As a formality, below we’ll walk through what the stats can tell us about Missouri’s last game — it’s something we’ve been doing for going on 10 years here, and it’s something we’ll continue to do.
As a formality, I’ll also mention that Missouri’s stat profile has been updated and that — SURPRISE! — the Tigers’ odds of making a bowl went from solid to horrid last Saturday. After not only dropping a game they were projected to win, but also falling nearly 20 spots in the S&P+ rankings due to such a pathetic, dreary performance, their postseason odds plummeted from 62 percent to 27 percent.
They are still at 80-plus percent win probability against awful Idaho and UConn squads, but all those relative tossups I’ve been talking about? No more. They have no better than a 40 percent win probability in any other game. That puts their most likely record at either 4-8 (27 percent chance) or 5-7 (29 percent). There are now better odds of finishing 2-10 (three percent) than 8-4 (two percent).
This is indeed a formality, though, because there’s really no point in talking about the future tense, at least beyond this coming Saturday.
In five days, your Tigers get to tell us whether they’ve completely packed it in or whether they actually want to fight back a little after what I maintain was the team’s most inexcusably awful performance in nearly 20 years.
We can continue to talk about Drew Lock’s awful numbers against P5 competition — that trend certainly didn’t turn around on Saturday. We can talk about how Mizzou once again bombed out in the red zone, and we can talk about missed tackles ... we can talk about all of that. But it’s hard to focus on a couple of things going wrong when everything went wrong. And again, nothing else matters until we know whether the Tigers have packed it in. They looked like they had last Saturday, and if they continue to play like that, they’ll lose to Idaho too.
I do almost feel bad for Purdue. The Boilermakers showed up with a pretty intriguing game plan, and they were sharp and ready to go seize their first road win against a P5 team in quite a while.
Instead, they didn’t even have to move to page two of the game plan. They got their win, sure, but they didn’t really even have to fight for it. There’s got to be something unfulfilling about preparing for a 12-round fight and having your opponent lead with his chin and fall to the mat on the first punch you throw.
- Little Things (big plays, field position, special teams, etc.).
- The Little Thing du jour: finishing drives
- Run defense
- Pass efficiency
- Tight ends
Mizzou was so hapless in No. 1, 2, and 4 that we didn’t even get to see if No. 5 would matter. The Tigers’ defensive line actually came to play and did a decent job of limiting Purdue’s run effectiveness, but it didn’t matter because pass defense, run offense, pass offense, and (Corey Fatony aside) special teams were all so ridiculously in Purdue’s favor.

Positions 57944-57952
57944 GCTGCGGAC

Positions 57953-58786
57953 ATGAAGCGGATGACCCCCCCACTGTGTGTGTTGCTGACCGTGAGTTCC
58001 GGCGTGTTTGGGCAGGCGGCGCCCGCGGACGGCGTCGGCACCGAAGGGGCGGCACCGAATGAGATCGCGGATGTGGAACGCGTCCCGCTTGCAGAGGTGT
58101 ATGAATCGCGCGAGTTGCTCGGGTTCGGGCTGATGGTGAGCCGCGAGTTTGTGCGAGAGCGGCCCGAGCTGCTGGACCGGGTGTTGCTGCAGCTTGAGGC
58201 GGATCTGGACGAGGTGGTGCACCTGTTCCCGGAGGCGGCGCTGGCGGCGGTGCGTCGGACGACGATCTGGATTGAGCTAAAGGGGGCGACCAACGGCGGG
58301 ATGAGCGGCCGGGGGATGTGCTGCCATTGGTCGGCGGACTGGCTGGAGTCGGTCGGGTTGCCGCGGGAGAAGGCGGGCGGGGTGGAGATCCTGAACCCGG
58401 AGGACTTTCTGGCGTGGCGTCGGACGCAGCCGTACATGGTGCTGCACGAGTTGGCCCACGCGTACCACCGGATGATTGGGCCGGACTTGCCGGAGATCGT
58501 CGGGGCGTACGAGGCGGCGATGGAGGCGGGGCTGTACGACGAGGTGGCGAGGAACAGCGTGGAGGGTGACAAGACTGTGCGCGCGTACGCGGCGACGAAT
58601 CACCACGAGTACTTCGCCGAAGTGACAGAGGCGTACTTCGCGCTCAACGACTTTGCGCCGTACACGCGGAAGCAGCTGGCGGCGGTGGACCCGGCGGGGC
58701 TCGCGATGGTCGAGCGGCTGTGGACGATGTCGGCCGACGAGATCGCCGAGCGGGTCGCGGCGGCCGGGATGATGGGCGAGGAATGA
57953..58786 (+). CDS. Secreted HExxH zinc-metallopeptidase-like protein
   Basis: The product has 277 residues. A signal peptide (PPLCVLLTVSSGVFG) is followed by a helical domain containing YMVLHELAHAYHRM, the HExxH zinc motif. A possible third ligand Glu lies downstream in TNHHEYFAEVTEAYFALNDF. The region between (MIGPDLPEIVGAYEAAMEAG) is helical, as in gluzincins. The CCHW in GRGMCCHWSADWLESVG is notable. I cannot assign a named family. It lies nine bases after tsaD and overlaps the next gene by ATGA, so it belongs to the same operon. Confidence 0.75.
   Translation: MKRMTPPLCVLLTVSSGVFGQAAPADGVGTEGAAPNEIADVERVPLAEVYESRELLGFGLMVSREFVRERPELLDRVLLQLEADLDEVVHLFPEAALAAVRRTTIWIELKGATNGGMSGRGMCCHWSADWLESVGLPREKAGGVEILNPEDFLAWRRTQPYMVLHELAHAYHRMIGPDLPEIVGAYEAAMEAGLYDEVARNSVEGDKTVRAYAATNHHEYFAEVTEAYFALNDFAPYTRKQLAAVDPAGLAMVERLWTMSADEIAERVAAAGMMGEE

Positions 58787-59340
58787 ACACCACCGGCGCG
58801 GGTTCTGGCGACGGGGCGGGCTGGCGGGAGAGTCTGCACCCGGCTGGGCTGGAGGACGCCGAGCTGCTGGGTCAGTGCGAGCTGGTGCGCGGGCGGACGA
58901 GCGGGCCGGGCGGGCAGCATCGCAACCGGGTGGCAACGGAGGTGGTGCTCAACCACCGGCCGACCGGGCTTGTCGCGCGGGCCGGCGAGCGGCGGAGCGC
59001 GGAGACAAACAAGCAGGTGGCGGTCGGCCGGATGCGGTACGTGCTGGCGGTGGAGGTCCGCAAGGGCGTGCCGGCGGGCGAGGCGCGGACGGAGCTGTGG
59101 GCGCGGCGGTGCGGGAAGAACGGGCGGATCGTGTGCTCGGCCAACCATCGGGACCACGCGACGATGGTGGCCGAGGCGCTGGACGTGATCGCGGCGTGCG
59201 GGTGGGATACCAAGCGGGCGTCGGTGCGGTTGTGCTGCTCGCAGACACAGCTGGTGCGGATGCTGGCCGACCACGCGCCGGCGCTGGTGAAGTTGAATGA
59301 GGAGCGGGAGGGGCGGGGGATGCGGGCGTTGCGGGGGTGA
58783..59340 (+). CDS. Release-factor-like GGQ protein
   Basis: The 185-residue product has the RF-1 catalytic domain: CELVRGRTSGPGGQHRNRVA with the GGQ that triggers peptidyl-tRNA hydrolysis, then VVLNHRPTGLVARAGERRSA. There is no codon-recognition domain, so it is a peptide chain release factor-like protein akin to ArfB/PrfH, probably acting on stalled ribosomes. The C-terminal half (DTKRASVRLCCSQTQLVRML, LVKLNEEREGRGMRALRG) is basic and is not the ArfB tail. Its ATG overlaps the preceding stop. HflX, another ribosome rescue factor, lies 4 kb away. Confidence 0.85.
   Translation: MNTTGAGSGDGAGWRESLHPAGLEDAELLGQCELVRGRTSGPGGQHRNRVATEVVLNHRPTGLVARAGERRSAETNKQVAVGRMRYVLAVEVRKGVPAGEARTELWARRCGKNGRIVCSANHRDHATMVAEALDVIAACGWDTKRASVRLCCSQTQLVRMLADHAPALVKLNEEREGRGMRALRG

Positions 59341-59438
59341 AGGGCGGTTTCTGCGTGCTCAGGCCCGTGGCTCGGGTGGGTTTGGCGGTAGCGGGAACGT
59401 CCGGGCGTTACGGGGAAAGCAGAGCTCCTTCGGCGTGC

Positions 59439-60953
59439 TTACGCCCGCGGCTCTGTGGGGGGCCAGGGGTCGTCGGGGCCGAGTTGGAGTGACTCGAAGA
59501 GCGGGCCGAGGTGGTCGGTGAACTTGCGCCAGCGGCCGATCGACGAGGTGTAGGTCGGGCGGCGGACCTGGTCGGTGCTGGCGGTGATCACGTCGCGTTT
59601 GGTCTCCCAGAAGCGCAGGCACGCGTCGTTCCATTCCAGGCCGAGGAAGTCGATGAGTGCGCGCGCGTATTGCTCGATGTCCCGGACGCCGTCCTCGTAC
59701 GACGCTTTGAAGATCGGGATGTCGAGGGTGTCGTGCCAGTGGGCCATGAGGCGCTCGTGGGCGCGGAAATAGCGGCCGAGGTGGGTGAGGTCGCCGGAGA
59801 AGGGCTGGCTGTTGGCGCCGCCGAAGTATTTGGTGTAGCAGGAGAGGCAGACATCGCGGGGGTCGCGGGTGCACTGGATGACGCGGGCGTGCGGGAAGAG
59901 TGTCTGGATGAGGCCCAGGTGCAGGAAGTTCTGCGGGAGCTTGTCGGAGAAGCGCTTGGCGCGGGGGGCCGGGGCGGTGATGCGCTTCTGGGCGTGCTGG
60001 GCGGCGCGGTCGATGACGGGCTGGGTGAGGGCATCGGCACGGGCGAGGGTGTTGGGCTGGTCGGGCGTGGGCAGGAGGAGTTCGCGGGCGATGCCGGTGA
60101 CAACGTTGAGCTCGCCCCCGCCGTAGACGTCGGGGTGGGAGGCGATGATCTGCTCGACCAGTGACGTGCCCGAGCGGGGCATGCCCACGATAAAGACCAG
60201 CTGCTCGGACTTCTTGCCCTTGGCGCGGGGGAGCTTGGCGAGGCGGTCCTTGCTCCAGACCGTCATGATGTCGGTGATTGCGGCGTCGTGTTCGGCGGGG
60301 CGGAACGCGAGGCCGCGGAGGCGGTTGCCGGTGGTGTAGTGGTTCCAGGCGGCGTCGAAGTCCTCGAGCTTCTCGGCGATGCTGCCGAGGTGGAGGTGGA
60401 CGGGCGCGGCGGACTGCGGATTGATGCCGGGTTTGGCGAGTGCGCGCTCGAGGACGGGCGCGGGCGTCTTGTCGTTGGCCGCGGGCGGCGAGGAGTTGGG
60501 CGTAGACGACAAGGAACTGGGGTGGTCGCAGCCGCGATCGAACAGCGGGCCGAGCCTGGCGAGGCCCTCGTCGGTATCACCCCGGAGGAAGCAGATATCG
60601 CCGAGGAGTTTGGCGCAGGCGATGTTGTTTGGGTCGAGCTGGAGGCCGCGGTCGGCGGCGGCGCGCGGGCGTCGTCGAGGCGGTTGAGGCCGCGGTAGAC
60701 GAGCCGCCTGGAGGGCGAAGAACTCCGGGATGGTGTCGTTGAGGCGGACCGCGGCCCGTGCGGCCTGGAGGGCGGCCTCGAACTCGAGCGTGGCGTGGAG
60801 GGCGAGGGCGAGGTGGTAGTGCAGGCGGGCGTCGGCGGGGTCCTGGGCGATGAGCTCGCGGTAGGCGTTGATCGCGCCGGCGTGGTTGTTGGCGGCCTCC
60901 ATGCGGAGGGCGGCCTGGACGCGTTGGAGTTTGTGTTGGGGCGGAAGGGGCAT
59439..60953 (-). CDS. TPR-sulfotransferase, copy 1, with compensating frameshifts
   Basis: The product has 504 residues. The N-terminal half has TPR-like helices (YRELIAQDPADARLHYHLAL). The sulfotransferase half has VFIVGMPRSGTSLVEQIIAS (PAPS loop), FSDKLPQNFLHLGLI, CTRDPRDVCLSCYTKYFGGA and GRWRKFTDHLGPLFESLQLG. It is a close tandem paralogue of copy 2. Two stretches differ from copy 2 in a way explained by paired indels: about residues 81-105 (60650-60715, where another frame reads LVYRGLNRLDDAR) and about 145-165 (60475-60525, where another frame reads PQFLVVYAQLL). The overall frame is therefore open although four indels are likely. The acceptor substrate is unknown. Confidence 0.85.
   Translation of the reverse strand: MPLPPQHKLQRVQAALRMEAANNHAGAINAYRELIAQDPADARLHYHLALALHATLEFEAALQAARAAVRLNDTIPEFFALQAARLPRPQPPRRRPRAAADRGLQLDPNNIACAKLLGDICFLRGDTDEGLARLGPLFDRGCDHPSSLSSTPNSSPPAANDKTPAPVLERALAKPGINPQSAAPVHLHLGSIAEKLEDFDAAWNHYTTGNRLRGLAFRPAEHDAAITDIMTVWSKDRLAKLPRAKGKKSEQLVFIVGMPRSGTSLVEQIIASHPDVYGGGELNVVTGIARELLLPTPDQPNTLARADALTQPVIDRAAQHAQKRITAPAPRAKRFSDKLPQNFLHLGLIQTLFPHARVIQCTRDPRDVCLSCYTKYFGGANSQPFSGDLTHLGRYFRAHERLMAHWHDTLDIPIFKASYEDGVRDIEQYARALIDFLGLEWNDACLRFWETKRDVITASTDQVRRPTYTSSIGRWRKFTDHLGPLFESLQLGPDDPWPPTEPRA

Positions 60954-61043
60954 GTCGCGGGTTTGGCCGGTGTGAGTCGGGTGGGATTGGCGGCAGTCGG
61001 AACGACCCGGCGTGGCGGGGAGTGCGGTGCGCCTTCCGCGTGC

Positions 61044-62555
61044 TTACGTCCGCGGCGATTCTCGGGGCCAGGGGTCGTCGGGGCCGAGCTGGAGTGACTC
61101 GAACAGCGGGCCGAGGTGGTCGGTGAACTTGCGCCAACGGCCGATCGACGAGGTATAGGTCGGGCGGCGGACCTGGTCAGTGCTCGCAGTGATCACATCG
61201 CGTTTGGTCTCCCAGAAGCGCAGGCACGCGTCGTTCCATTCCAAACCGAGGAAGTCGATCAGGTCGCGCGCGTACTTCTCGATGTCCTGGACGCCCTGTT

I wrote last week that David Blough is the “take what the defense gives you” QB in the Purdue stable, and Elijah Sindelar is more of the “make something happen” guy. Well, needless to say, when the defense is giving you plenty in the early going, you don’t need to make a damn thing happen. Blough just threw mostly short passes and watched them turn into intermediate gains.
Purdue kept running the ball early on even though it wasn’t going anywhere. They had nothing to fear on second-and-long.
Blough’s first nine passes:
- Second-and-9: 9-yard pass
- Second-and-10: 21-yard pass
- Second-and-9: 9-yard pass
- First-and-10: 12-yard pass
- Second-and-5: 0-yard pass
- Second-and-10: minus-1-yard pass
- Third-and-11: 17-yard pass
- First-and-10: INC!
- Second-and-21: 25-yard pass
That’s six passing downs among nine attempt. Blough on those passing downs: 6-for-6 for 80 yards and an 83 percent success rate. And after the one unsuccessful play in that batch — the loss on second-and-10 — he simply moved the chains on third down instead.
Mizzou’s offense, meanwhile, warrants no mention here. When the Tigers punted on fourth down and less than a yard on their first possession, that said all that needs to be said. Only one team came into this game ready to compete and win.
Fuller did have a 36-yard touchdown run, but otherwise Boilermaker backs combined to rush 36 times for just 99 yards. Terry Beckner Jr. was playing his heart out (I noticed him around the ball a lot even though he didn’t credit for many tackles), and the rest of the line more or less did its part.
Meanwhile, if Damarea Crockett was miles from 100 percent, as he looked, then he shouldn’t have been playing.
Needless to say, tight ends didn’t end up playing the role I expected them to.
For the second straight game, Thomas Wilson was strong. As I wrote earlier today, he, Sherrils, and Marcell Frazier were trying as hard as they could to provide leadership. You still need people to follow you, though.